The European Public Prosecutor’s Office will be an independent and decentralised prosecution office of the European Union, with the competence to investigate, prosecute and bring to judgment crimes against the EU budget, such as fraud, corruption or serious cross-border VAT fraud. The Regulation establishing the European Public Prosecutor’s Office under enhanced cooperation was adopted on 12 October 2017 and entered into force on 20 November 2017. At this stage, there are 22 participating EU countries.
Pfoto: The European Chief Prosecutor, Laura Köves
Currently, only national authorities can investigate and prosecute fraud against the EU budget. But their powers stop at national borders. Existing EU-bodies such as Eurojust, Europol and the EU’s anti-fraud office (OLAF) lack the necessary powers to carry out criminal investigations and prosecutions.
Structure and characteristics
The European Public Prosecutor’s Office is currently being set up, with the aim of becoming operational at the end of 2020. The European Public Prosecutor’s Office will have its seat in Luxembourg.
The European Public Prosecutor’s Office will operate as a single office across all participating EU countries and will combine European and national law enforcement efforts in a unified, seamless and efficient approach. The European Public Prosecutor’s Office will be built on two levels: the central and the national level. The central level will consist of the European Chief Prosecutor, its two Deputies, 22 European Prosecutors (one per participating EU country), two of whom as Deputies for the European Chief Prosecutor and the Administrative Director. The decentralised level will consist of European Delegated Prosecutors who will be located in the participating EU countries. The central level will supervise the investigations and prosecutions carried out at the national level. As a rule, it will be the European Delegated Prosecutors who will carry out the investigation and prosecution in their EU country.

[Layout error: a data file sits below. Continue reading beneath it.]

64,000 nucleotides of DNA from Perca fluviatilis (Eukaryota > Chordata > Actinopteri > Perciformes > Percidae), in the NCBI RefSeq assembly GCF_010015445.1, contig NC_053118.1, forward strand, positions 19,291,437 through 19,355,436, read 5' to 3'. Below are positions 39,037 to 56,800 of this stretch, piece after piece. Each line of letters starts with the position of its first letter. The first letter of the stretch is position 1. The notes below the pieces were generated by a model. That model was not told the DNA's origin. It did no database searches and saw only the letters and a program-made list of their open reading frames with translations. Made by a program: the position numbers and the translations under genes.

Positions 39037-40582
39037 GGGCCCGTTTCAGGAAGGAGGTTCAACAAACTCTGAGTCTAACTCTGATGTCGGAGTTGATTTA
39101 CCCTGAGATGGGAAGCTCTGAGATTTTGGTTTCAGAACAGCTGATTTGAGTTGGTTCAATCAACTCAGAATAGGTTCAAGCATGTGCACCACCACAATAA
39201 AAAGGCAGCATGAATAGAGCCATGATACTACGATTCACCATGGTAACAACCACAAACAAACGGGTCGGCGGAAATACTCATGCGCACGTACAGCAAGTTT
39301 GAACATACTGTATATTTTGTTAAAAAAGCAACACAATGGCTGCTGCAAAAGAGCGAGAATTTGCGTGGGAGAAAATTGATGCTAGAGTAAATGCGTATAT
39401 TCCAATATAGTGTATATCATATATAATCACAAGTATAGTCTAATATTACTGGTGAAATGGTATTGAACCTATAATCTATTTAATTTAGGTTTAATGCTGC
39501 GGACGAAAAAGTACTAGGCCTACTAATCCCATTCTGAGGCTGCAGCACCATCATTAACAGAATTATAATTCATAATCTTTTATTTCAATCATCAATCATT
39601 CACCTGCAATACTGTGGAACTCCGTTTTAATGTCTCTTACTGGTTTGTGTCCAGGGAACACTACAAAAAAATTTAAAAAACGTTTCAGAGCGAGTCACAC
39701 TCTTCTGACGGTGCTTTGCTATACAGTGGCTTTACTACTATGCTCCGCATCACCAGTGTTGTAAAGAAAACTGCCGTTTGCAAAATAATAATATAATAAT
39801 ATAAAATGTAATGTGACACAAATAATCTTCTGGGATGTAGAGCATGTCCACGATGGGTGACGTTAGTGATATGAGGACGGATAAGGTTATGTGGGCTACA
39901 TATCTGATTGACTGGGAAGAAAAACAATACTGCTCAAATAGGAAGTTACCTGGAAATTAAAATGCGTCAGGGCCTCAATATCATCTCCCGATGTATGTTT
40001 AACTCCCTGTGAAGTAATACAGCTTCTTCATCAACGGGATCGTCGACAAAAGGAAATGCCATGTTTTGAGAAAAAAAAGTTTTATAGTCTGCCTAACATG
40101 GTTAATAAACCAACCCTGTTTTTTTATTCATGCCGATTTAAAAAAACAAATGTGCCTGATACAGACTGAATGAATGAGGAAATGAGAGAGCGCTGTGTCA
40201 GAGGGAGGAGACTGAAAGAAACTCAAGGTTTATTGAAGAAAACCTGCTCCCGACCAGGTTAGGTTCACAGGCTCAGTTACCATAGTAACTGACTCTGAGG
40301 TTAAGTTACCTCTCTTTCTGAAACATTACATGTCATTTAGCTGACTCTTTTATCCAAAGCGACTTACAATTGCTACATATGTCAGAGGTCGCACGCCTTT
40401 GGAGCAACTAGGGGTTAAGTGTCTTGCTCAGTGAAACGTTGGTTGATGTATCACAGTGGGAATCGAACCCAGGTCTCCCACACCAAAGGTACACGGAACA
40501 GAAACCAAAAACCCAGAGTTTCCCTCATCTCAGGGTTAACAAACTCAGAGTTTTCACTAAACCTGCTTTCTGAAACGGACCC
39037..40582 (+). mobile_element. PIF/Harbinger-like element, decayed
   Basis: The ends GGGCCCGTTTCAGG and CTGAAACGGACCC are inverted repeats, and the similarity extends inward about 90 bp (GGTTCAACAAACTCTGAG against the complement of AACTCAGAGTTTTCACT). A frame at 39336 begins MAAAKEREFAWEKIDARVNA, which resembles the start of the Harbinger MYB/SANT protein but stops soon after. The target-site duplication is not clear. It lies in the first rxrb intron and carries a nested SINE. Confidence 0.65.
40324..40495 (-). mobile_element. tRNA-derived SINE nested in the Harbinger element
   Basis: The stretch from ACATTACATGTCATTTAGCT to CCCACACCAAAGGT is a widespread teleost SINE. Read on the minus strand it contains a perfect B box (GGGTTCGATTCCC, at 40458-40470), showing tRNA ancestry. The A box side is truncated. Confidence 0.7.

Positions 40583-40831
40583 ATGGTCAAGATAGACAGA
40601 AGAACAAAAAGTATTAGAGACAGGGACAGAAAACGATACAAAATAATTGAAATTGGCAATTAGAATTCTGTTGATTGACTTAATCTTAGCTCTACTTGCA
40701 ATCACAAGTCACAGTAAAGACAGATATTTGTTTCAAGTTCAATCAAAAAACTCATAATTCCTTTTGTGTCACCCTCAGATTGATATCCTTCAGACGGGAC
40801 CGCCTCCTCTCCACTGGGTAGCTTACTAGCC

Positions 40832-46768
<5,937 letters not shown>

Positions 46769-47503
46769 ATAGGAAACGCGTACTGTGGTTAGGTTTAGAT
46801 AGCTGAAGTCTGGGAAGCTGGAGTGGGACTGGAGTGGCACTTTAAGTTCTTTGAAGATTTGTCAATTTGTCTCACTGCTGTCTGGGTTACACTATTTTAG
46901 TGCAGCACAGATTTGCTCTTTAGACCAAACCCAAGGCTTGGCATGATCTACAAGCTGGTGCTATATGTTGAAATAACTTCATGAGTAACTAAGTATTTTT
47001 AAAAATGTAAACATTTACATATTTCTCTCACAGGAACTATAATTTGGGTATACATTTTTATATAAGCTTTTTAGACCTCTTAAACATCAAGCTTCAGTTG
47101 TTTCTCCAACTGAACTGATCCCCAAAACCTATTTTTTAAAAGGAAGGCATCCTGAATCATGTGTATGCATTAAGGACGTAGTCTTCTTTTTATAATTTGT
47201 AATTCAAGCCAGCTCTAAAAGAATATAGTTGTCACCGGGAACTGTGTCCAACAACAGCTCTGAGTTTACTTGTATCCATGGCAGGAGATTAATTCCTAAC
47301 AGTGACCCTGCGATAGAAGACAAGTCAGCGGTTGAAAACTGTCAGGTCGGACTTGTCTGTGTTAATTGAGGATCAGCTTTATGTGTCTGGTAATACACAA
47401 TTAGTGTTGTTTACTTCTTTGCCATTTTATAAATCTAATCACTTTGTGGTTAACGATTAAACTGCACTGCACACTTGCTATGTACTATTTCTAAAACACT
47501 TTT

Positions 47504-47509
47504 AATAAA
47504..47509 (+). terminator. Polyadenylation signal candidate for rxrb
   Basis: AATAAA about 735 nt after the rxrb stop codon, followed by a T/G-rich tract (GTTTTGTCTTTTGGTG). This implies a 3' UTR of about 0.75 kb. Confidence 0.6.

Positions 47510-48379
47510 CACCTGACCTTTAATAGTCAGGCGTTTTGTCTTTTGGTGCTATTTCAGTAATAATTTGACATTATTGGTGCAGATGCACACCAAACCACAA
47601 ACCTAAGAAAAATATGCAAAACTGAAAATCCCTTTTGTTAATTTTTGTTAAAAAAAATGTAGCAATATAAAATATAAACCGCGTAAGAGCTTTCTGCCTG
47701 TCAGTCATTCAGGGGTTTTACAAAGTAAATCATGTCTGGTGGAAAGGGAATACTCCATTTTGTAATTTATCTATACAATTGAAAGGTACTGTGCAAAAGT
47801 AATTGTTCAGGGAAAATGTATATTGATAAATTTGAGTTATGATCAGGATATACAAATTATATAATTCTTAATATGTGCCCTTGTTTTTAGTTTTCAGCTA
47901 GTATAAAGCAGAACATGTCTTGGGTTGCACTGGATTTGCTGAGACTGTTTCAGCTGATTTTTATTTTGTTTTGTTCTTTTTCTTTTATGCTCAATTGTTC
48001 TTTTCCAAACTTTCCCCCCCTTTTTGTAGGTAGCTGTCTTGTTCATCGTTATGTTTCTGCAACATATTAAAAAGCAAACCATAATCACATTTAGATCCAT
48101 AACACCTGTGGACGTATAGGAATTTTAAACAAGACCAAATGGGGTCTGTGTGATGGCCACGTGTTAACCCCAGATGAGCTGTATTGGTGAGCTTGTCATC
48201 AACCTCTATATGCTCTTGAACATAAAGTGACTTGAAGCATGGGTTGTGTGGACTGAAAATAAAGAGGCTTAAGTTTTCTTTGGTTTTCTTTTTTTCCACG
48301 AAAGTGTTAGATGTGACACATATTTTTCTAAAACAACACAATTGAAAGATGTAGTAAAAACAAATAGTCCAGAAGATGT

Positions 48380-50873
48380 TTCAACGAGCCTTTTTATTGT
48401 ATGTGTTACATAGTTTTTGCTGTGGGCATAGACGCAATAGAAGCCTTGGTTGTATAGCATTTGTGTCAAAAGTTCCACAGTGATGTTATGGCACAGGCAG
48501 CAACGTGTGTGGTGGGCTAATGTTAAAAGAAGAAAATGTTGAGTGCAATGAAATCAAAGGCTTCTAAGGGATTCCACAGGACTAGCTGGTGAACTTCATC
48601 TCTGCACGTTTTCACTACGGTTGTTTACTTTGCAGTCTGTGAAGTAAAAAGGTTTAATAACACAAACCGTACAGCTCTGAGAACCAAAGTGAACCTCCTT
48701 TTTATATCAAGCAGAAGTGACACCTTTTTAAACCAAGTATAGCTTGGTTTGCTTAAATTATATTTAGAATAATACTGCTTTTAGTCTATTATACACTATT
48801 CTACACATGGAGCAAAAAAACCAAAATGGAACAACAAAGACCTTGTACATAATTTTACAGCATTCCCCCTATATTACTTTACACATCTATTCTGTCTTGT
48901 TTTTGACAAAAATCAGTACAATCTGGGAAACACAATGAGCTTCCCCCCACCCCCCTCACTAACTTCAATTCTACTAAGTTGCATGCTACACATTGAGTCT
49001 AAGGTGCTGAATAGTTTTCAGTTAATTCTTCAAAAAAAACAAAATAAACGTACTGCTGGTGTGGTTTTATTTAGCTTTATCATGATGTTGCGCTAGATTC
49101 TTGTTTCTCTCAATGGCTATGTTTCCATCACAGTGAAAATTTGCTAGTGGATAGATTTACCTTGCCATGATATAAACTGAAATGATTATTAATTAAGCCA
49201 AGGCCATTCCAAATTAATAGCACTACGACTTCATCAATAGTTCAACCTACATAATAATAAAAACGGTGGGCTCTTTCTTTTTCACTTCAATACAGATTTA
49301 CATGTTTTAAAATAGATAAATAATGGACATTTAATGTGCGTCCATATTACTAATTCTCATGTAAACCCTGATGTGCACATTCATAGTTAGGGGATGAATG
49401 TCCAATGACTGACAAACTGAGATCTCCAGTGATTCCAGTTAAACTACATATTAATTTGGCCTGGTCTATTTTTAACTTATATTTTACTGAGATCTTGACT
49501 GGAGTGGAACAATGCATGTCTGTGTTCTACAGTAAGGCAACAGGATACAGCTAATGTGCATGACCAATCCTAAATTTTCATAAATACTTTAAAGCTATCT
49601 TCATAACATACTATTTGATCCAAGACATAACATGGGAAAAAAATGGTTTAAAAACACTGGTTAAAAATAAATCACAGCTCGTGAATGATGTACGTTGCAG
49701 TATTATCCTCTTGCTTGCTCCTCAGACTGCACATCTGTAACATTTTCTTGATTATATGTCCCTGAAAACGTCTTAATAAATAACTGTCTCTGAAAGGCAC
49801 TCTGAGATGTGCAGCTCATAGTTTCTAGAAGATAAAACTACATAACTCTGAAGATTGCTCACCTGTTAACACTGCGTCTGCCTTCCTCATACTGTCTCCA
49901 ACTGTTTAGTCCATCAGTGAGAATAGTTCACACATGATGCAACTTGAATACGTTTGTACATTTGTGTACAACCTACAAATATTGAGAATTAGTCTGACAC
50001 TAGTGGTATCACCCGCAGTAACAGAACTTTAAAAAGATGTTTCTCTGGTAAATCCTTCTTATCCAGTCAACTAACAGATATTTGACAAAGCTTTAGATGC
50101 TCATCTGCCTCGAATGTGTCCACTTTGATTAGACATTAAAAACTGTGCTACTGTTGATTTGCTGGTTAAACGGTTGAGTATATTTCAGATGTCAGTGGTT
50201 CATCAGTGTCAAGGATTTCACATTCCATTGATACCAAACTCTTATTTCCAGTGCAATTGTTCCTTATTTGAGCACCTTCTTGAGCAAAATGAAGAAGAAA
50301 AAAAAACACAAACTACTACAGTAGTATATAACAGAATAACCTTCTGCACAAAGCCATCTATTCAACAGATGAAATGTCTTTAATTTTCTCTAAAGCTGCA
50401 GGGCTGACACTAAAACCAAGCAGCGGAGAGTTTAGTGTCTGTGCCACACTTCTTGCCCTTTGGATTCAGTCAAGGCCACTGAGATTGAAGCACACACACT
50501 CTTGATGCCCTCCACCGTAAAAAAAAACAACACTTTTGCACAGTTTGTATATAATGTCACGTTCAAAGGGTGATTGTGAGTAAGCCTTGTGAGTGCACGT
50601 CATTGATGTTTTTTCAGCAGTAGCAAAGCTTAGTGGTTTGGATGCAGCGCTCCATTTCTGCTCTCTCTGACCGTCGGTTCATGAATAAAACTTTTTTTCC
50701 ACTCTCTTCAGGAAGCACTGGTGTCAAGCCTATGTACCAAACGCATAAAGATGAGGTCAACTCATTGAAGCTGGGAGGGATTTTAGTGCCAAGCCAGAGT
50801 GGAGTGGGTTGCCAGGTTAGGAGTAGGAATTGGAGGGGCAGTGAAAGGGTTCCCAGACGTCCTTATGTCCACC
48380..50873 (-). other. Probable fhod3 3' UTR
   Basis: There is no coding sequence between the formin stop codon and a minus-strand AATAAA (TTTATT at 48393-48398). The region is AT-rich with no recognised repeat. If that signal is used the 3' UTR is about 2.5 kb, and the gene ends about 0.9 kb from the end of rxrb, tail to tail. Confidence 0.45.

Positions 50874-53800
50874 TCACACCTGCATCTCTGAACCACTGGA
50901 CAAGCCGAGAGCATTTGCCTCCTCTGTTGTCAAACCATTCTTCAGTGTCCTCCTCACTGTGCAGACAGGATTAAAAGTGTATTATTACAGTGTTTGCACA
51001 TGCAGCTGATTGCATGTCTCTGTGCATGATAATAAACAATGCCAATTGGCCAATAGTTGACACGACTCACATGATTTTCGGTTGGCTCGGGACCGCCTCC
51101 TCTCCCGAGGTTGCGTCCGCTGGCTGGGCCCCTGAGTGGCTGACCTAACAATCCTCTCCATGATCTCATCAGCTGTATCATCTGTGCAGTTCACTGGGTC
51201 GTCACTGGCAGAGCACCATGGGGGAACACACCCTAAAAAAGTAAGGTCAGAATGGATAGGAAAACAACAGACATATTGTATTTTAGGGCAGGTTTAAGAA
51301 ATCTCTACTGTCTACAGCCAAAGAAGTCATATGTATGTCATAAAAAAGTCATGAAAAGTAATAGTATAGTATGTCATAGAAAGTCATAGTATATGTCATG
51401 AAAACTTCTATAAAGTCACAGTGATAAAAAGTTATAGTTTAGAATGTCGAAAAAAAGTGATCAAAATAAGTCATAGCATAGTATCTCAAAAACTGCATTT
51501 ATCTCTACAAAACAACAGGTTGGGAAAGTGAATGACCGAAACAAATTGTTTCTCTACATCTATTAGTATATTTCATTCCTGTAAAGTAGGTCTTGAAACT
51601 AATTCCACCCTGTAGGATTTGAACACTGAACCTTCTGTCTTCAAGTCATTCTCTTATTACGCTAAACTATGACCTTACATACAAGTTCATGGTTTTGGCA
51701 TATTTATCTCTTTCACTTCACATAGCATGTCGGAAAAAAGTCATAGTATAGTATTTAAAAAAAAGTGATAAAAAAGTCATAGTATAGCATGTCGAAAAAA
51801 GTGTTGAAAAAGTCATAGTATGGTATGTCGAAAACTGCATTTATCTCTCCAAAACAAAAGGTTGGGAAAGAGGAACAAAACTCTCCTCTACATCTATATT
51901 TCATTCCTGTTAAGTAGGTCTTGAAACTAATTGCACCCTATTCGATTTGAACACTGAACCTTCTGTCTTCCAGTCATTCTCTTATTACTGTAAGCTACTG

The rights of the suspects and accused persons will be guaranteed by comprehensive procedural safeguards based on existing EU and national law. The European Public Prosecutor’s Office will ensure that its activities respect the rights guaranteed by the Charter of Fundamental Rights of the EU, including the right to fair trial and the right to defence. The procedural acts of the European Public Prosecutor’s Office will be subject to judicial review by the national courts. The European Court of Justice – by way of preliminary rulings – has residual powers to ensure a consistent application of EU law.
As of 6 July 2019, Member States need to have Directive (EU) 2017/1371 on the fight against fraud to the Union’s financial interests by means of criminal law transposed into their national laws (‘PIF Directive’). The new rules will increase the level of protection of the EU budget by harmonising the definitions, sanctions and limitation periods of criminal offences affecting the Union’s financial interests. Not only is the Directive an essential instrument for the harmonisation of the criminal law of the Member States in the area of crimes against the Union budget but it also lays the foundation for the future European Public Prosecutor’s Office, which will investigate, prosecute and enforce the offences in practice.